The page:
Kim Jong Un’s New Year’s Day message: Make North Korea great again

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Kim Jong Un is a man with a plan, something he loves to remind us of every Jan. 1. In a highly anticipated, and now annual, New Year’s Day address, the North Korean dictator laid out his agenda for the coming year. Although the speech followed a pattern he has used in past addresses — that is, making the economy a focal point of his legacy — Kim made it clear what he wants from America in 2019: A negotiated settlement on his nuclear weapons program, or else.

As Kim put it, if the Trump administration insists on “one-sided demands,” he will have “no choice but to defend our country’s sovereignty and supreme interest, and find a new way to settle peace on our peninsula.” We should understand the context of that statement.

{mosads}Kim views the current U.S. position on his nuclear program — that he should give up his atomic arsenal and long-range missiles for the promise of sanctions relief once fully completed (something that could take years) — as impossible. North Korea has enshrined its nuclear weapons as part of its constitution, and that is the communist nation’s only real achievement since its founding in the late 1940s. It simply won’t hand them over in exchange for a promise.

Above all else, what the North Korean leader wants is security. Nuclear weapons, even at a cost of crippling sanctions, provide that security. However, Kim knows that, long term, he can’t rule over his nation of 25 million people with an iron fist and prison camps forever; history tells him that no dictatorship can last in such a brutal manner. If Kim is going to rule for decades, he will need to adopt some large-scale economic reforms.

That’s why his speech largely focused on the economy, with lots of pictures weaved throughout the presentation to ensure the world did not miss his message. In effect, he shares the same goal as President Donald Trump: he wants to make North Korea great again. And Kim understands clearly that someday cashing in his nuclear weapons are the best way to do that.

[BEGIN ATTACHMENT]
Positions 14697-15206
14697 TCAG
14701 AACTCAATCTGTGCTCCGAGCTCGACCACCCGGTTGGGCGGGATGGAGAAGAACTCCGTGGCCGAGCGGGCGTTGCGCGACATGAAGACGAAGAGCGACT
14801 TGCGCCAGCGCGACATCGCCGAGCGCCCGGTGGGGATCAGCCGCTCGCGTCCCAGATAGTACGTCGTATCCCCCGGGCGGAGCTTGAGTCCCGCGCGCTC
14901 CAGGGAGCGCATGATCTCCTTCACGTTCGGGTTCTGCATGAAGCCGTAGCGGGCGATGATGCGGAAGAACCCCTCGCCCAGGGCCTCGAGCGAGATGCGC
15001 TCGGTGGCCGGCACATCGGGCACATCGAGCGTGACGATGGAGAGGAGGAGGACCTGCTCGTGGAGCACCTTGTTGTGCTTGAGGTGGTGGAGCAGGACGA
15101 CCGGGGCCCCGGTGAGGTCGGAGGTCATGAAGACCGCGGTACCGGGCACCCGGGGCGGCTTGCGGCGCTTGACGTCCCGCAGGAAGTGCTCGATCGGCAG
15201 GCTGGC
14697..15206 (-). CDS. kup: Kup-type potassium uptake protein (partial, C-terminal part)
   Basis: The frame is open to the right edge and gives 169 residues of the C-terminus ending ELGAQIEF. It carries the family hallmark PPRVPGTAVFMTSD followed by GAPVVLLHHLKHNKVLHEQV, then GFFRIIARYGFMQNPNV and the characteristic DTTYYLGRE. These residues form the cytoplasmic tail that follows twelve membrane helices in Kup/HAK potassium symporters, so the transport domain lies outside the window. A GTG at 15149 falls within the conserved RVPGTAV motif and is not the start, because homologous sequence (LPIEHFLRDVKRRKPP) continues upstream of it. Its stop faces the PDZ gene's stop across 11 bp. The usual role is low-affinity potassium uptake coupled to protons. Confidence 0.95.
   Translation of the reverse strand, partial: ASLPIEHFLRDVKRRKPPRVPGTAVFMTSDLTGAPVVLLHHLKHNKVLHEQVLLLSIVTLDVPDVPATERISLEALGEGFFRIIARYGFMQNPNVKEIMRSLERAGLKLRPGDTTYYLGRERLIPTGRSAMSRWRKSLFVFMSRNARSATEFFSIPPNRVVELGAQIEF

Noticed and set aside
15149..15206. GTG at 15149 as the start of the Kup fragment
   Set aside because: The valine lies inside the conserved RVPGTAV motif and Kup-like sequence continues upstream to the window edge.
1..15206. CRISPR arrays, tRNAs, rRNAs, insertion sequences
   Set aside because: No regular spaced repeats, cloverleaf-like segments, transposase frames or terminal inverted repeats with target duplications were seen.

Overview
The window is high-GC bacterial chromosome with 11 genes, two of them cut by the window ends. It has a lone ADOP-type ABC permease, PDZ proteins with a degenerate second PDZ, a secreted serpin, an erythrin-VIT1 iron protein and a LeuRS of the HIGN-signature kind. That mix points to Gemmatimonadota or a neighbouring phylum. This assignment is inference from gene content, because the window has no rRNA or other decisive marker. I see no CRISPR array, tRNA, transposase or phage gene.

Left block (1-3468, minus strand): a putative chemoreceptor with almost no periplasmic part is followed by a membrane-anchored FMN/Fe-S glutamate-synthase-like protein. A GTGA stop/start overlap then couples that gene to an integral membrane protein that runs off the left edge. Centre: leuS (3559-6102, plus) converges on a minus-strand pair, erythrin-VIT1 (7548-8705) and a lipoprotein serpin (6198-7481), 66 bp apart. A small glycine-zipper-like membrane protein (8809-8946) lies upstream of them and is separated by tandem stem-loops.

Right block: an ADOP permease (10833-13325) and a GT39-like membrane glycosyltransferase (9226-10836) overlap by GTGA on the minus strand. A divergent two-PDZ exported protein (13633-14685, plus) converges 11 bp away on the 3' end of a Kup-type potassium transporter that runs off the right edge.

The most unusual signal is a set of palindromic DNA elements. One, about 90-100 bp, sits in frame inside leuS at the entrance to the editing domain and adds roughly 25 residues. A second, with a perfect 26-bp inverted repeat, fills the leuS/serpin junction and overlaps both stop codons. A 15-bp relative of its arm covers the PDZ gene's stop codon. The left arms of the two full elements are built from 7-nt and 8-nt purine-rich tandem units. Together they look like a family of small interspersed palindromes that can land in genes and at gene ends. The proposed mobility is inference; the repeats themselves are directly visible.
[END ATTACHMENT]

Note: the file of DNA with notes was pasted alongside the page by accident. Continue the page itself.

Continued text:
But Kim is no fool. He won’t trade in the ultimate security guarantee for just a promise of sanctions relief — he needs to know he will get something close to that security in exchange. That means he needs a guarantee that the United States won’t cancel out the agreement, which is a big concern, considering America’s track record of late: backing out of the Anti-Ballistic Missile (ABM) Treaty, the Iran nuclear deal, the Paris climate accords, and the Intermediate-Range and Shorter-Range Missiles (INF) Treaty.  

The good news is there is a blueprint for breaking the current impasse with North Korea. In 2005, the United States, North Korea, Japan, China, Russia and South Korea pledged to a roadmap to end the nuclear crisis on the Korean Peninsula. The Joint Statement committed North Korea to “abandoning all nuclear weapons” and “returning at an early date to the Treaty on the Nonproliferation of Nuclear Weapons (NPT) and to IAEA (International Atomic Energy Agency) safeguards.”

America made security guarantees to the North, pledged to work toward diplomatic relations, and “negotiate a permanent peace regime on the Korean Peninsula.” But perhaps most important of all, the six nations agreed to take coordinated steps to implement the consensus in a phased manner, in line with the principle of “commitment for commitment, action for action.”

Kim wants sanctions relief but has no intention of getting on all fours and surrendering his intercontinental ballistic missiles (ICBMs) and hydrogen bombs — nuclear powers don’t do that. The path forward for lasting peace is clear: A phased denuclearization, wherein Kim slowly winds down his nuclear program in exchange for matching sanctions relief, such as the “action for action” stated above. North Korea, over the past few months, has been asking to resume such an approach, which Washington has ignored.

Here is why we should be concerned about Kim’s “or else” stance, and it isn’t that more missile and nuclear tests could push America towards military action.

Kim has a better plan: seeking more help from China. Chinese Leader Xi Jinping appears set to visit North Korea soon and Kim could make the case that Washington is being unreasonable and Beijing should completely abandon sanctions. Considering that over 90 percent of North Korean exports flow through China, Beijing has been the one to enforce Washington’s “maximum pressure” policy. Why enforce sanctions on North Korea when America will make no concessions on trade? Kim’s thinking seems straightforward: Why start missile testing again when he could make common cause with a rising superpower and have China help rebuild his nation’s economy?

Thankfully, 2019 apparently won’t be filled with nuclear threats and more rhetoric between the United States and North Korea. But the North could outfox America, keep its nuclear weapons arsenal and get all the economic assistance it needs elsewhere. Your move, President Trump.

Harry J. Kazianis serves as director of defense studies at the Center for the National Interest and executive editor of its publishing arm, The National Interest. Follow him on Twitter @Grecianformula.

Tags Denuclearization of the Korean Peninsula Donald Trump Kim Jong-un North Korea–United States relations Treaty on the Non-Proliferation of Nuclear Weapons

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